Ed Sheeran has come under fire today after revealing that he once thought he was gay because he has a ‘feminine side’. The singer appeared on Dutch podcast Man, Man, Man where he delved into a conversation about masculinity and femineity, falsely equating the gender norms with sexuality.
‘I have a definite feminine side, to the point that when I was a kid I thought I was gay for a bit,’ he said. ‘I definitely have a big feminine side. I love musical theatre, I love pop music, I love Britney Spears. My masculine side probably stops at drinking beer and watching football. I am not a hugely masculine person anyway. I am not a car guy. I like a nice car, but I'm not a car guy.’
Naturally, his comments have led to backlash as many have pointed out that the 30-year-old is perpetuating harmful stereotypes by implying that a man being feminine, or enjoying stereotypically feminine things, denotes his sexuality.
Of course, there’s a difference between being confused about your sexuality as a child based on harmful stereotypes drummed into young boys back then, and perpetuating false narratives now. One can perfectly imagine that a male child listening to female pop icons would have been called ‘gay’ in the 90s – and still now, sadly – so it’s not surprising Ed had that experience himself. What is surprising though, is that he still perceives liking Britney Spears to be unmasculine.
The same narrative cropped up on TikTok recently, with users asking people what their ‘guilty pleasure songs’ are. In one video with over 2.4million likes, a male hockey team was asked to partake and all, bar one, chose songs performed by women. Not just any songs, not just any women, but iconic top 10 hits from legendary female performers like Shania Twain, Miley Cyrus and Kelly Clarkson.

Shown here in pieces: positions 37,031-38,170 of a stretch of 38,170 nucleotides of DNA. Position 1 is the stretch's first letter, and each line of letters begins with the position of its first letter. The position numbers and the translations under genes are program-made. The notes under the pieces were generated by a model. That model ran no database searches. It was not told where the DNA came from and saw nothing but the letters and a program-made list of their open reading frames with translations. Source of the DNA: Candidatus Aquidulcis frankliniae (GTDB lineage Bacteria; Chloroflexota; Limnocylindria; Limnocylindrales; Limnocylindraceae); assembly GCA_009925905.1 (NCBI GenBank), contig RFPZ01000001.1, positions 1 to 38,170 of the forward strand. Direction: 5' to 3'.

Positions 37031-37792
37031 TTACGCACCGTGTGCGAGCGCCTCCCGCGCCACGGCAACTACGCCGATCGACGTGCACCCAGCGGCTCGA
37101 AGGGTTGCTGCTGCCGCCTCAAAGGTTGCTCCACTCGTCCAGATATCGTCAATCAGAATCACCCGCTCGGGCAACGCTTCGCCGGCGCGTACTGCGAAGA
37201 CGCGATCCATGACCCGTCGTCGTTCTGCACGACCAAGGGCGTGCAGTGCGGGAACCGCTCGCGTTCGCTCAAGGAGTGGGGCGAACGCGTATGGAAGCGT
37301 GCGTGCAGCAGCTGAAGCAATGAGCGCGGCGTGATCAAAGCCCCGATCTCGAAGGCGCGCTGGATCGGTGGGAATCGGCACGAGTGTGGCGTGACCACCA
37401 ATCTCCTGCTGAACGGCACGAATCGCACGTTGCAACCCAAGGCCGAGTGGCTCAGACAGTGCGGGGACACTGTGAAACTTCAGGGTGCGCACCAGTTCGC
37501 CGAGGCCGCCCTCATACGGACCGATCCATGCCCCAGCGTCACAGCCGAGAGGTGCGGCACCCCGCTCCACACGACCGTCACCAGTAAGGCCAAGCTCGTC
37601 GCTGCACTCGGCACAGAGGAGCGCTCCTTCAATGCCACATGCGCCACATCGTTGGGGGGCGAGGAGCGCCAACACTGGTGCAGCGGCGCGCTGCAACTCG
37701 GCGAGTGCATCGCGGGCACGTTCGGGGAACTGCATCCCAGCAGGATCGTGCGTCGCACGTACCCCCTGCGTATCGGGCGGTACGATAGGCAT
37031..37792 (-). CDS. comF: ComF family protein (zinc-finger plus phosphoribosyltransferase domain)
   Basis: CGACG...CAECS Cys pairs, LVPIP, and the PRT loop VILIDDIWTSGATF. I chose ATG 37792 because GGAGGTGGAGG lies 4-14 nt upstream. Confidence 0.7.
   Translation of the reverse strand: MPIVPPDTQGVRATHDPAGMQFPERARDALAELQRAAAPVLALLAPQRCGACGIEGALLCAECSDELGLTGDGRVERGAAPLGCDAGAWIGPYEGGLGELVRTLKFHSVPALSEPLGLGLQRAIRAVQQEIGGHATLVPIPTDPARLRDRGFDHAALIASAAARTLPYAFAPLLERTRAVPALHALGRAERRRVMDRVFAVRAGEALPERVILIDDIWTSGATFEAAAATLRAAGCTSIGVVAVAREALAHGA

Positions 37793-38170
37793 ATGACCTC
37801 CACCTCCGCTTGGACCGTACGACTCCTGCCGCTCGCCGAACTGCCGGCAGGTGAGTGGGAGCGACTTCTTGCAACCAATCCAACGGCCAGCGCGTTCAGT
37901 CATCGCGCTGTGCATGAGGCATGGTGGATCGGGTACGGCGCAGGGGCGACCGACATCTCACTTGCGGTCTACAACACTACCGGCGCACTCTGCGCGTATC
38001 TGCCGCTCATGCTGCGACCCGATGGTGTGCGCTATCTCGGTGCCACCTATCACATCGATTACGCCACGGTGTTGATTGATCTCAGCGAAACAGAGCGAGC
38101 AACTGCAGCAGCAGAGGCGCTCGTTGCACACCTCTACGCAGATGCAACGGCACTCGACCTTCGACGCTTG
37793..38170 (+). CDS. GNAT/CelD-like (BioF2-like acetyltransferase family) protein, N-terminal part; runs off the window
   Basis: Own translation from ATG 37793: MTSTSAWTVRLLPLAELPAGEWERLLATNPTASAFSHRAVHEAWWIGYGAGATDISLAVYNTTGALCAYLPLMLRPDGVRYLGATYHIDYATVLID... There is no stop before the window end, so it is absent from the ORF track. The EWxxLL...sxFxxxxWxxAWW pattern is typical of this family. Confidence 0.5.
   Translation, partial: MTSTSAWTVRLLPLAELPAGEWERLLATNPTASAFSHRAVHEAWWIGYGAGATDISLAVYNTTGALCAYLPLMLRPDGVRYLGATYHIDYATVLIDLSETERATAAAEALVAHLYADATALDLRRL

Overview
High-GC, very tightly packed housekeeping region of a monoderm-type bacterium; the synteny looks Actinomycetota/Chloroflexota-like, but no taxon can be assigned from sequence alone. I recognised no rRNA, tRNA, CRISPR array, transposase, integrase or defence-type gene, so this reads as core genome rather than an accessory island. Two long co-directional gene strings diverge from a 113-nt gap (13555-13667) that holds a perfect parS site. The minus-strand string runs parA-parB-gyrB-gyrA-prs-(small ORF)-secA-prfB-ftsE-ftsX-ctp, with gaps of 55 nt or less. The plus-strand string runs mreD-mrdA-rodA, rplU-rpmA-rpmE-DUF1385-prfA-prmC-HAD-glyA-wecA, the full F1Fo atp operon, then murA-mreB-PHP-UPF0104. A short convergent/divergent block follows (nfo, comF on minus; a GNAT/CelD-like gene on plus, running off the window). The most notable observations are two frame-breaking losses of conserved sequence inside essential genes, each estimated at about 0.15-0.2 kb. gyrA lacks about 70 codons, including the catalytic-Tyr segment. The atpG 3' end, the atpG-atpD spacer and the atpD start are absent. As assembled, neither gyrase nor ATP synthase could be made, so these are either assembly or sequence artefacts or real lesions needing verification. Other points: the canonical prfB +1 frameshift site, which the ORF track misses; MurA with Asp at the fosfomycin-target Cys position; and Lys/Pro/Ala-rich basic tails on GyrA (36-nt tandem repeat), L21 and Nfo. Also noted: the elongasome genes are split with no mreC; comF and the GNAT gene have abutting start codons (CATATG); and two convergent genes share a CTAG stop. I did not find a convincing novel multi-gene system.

‘Notice how just about all of these were female artists,’ one user commented to near 200,000 likes. ‘Can we normalise men listening to these songs without feeling guilty?’
It’s an important question, particularly in the context of a video about stereotypically masculine men, because it’s exactly what Ed was alluding to with his own opinions about liking ‘feminine’ things.
Still now, despite all of our efforts not to value people based on how well they fit into so-called feminine or masculine boxes in accordance with their chosen gender, we consider liking objectively good music by female performers as ‘feminine’. More than that, by even raising the topic of sexuality in this conversation, influential people like Ed Sheeran perpetuate the idea that not only does liking women’s art make you less masculine, but it inherently denotes queerness.
All this does is further push the bounds of what people can enjoy into tiny little boxes that have no meaning whatsoever in terms of how valuable you are as a man, woman or nonbinary person. More than that, it shrinks female performers audiences, encourages dangerous stereotyping for queer people and engrains the deeply problematic idea that sexuality and gender expression are one in the same.
Ultimately, Ed Sheeran needs to learn that men can like Britney Spears without being gay or feminine. She’s Britney effing Spears for God’s sake, she should have transcended the fragile male ego by now.